Making a Statutory Custodial Care Claim under Illinois Law

Everyone has someone in their immediate or extended family who, because of advanced age or other physical or mental health troubles, requires more day-to-day intensive care.  This can be health care, assistance with performing daily tasks, help running errands, among many other things.  When a family member is the one that ends up providing this care, rather than hiring a sometimes costly third-party care provider, this commitment can take a toll on them as well.  The questions many people may have is what, if any, compensation or financial assistance is the caretaker entitled to for their services and sacrifice.


In situations such as this, the Illinois Probate Act provides that any spouse, parent, brother, sister, or child of a person with a disability who dedicates himself or herself to the care of the person with a disability by living with and personally caring for the person with a disability for at least 3 years is entitled to a claim against the estate upon the death of the disabled person.


The Probate Act requires that a caretaker’s claim must include facts regarding that person’s loss of employment opportunities, loss of lifestyle opportunities, and emotional distress that he or she experienced as a result of the care he or she provided to the disabled person.


However, the probate court may reduce any award if the caretaker and disabled person’s living arrangements were such that they were intended to and did also provide a physical or financial benefit to the claimant, as well as the disabled person.  In doing so, the court can consider things like whether the claimant had free or low-cost living arrangements as a result of their caretaking duties, whether the caretaking duties alleviated the need for him or her to work full time, any specific financial benefits received by the claimant as a result of his or her caretaking duties, and the proximity of care provided to the disabled person’s death.


Illinois courts will consider all of the specific facts alleged in a care claim in order to determine whether the statutory requirements have been met.  A claimant may need medical records, doctors’ testimony, and other evidence to support their claim.  Generally speaking, Illinois courts have been more likely to grant a claim if the caretaker had been living full-time with the disabled person, monitoring the disabled persons needs, and devoting his or her life to that person.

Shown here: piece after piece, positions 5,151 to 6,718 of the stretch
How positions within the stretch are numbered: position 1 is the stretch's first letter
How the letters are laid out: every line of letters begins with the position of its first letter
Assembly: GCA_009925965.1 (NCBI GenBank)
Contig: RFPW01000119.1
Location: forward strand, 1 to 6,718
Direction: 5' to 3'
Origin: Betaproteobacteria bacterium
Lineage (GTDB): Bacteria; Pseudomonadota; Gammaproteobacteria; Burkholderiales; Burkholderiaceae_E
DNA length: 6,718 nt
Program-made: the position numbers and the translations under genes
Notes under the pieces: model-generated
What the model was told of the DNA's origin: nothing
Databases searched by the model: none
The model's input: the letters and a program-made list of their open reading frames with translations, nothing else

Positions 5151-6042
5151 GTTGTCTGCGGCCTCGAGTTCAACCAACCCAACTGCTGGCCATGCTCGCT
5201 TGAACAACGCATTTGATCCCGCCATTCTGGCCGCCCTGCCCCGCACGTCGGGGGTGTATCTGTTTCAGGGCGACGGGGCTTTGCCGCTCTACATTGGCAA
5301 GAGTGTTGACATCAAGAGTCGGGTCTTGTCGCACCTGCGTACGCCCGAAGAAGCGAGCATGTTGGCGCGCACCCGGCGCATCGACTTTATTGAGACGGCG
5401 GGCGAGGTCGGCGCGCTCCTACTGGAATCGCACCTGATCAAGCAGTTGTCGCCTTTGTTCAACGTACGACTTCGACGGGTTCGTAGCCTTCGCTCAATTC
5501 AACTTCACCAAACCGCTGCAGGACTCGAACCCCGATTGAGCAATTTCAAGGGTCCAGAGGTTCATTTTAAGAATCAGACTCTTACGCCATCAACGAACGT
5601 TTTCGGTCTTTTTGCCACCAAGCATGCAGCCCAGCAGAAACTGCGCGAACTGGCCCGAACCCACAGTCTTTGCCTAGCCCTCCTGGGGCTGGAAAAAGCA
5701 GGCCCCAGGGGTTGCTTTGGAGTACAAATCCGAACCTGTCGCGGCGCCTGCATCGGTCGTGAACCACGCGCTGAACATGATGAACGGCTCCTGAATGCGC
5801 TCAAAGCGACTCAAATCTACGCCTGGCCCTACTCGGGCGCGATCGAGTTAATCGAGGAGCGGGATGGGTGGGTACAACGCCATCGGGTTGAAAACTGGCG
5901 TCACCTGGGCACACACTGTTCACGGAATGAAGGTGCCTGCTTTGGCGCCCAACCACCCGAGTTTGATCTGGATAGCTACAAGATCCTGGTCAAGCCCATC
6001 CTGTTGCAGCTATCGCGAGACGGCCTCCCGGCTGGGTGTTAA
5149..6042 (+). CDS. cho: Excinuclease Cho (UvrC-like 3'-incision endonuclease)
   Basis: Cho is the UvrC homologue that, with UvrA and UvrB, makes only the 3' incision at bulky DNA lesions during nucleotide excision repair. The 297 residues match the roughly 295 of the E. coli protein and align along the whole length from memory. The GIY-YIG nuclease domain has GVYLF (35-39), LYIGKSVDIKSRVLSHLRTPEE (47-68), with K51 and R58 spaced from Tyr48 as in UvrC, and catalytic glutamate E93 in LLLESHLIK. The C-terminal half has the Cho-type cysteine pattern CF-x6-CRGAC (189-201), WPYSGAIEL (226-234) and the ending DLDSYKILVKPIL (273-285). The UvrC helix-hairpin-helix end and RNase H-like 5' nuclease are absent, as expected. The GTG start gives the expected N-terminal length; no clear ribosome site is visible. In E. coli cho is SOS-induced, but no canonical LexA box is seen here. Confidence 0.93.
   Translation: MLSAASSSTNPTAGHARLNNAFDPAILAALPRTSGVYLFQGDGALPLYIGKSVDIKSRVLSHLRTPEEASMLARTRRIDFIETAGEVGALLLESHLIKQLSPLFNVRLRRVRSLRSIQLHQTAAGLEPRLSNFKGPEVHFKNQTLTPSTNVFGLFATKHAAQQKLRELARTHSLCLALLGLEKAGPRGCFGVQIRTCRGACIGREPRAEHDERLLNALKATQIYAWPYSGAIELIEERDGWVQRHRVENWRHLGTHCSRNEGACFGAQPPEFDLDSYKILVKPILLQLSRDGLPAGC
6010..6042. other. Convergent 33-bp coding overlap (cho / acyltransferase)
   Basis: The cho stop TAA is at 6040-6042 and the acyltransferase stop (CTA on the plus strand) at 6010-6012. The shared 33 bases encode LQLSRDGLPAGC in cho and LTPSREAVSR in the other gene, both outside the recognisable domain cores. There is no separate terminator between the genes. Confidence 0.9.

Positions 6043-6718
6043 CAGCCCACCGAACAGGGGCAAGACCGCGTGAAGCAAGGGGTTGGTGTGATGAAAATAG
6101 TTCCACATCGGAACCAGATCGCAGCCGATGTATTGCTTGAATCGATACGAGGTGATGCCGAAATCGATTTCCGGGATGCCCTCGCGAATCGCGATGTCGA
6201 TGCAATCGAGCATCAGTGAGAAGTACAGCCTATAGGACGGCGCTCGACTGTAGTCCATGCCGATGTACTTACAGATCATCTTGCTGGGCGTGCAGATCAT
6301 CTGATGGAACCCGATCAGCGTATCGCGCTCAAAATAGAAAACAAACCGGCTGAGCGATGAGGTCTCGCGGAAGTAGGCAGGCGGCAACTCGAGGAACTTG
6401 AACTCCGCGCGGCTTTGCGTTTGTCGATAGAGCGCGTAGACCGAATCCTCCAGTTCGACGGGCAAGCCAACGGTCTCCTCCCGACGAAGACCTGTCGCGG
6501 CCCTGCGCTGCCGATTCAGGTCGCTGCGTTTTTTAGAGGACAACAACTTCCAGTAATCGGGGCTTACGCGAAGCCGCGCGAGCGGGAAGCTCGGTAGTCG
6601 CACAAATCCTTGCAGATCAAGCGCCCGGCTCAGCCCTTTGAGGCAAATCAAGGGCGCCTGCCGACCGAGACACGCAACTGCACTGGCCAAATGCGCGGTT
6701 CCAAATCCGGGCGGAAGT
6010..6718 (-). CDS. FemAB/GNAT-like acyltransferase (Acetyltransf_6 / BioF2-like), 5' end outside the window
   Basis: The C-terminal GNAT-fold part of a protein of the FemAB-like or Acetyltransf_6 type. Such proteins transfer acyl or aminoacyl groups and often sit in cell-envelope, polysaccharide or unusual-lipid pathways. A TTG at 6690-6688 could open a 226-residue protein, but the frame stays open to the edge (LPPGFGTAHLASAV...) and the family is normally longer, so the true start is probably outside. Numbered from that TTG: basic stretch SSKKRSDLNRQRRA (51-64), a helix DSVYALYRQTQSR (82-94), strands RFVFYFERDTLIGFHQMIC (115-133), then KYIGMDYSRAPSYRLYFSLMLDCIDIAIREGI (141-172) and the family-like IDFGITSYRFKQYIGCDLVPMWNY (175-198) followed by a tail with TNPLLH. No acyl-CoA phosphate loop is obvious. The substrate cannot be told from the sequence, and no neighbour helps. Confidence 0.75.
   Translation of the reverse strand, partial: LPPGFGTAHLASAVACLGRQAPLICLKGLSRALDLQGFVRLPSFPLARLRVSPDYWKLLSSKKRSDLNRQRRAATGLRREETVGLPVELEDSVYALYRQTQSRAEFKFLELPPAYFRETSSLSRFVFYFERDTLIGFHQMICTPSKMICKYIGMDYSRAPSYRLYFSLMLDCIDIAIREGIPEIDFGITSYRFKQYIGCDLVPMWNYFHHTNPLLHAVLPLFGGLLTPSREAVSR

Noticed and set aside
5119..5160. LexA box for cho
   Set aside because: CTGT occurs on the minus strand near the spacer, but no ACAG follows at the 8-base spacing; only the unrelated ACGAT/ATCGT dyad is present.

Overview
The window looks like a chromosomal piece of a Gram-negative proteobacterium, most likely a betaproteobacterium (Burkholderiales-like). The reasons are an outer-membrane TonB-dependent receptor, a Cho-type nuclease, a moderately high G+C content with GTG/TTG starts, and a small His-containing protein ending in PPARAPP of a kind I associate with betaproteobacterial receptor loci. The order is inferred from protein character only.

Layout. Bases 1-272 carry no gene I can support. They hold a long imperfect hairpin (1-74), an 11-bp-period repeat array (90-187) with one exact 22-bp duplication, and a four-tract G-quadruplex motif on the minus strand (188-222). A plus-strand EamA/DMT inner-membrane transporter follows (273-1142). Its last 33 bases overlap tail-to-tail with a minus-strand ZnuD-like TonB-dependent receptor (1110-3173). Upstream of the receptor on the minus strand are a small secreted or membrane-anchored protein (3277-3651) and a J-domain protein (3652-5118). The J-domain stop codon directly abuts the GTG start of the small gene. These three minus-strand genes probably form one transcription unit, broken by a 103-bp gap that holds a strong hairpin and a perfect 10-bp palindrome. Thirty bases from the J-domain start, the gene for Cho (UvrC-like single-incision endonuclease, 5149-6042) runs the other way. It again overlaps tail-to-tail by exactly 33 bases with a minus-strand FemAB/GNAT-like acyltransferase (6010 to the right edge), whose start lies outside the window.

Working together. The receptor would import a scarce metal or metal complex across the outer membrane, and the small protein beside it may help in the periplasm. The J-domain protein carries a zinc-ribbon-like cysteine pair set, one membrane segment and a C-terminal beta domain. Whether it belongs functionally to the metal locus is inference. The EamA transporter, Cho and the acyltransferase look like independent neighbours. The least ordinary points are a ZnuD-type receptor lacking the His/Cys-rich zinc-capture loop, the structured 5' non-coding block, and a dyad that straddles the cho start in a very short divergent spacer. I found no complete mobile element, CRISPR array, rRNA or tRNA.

Illinois courts have denied a claim in instances where a son was providing care for his mother but did not lose out on job opportunities, had a lower cost of living as a result of sharing a home with his mother, and stated that he performed only cleaning, cooking, and other miscellaneous tasks for his mother.  That set of facts did not meet the statutory requirements for a claim.


The law provides certain guidelines to the claimant with respect to the award they can seek.  The claim amount must be based on the nature and extent of the decedent’s disability and, at a minimum (subject to assets available in the estate) should be as follows:


  1. If decedent was 100% disabled, $180,000;
  2. If decedent was 75% disabled, $135,000;
  3. If decedent was 50% disabled, $90,000; and
  4. If decedent was 25% disabled, $45,000.


If a caretaker is successful in their claim, the priority of their award, meaning if and when they will be paid, is still subject to the Illinois Probate Act.  Specifically, Section 10 of the Probate Act provides that all claims against an estate are divided into classes that determine in what priority they are paid.  The classes enumerated under the law are as follows:


  1. First paid: Funeral and burial expenses, expenses related to administration of an estate, and statutory custodial claims.
  2. Next paid: Surviving spouse or child award.
  3. Next paid: Debts due to the United States.
  4. Next paid: Money due to employees of the decedent not to exceed $800 for each claimant that provided services within 4 months of death;
  5. Next paid: Money and property received or held in trust of decedent that cannot be identified or traced;
  6. Next paid: Debts due to the State of Illinois or any county, township, etc;
  7. Next paid: All other claims. This could include secured and unsecured debt, among other things.


As one can see, the Illinois Probate Act places a high value on these caretaking responsibilities and therefore they are the first priority of claims to be paid out of an estate’s assets.


The custodial care claims are fact intensive and they must meet certain criteria to be valid, accordingly, it is important to consult an attorney about whether or not a potential claim might be successful.


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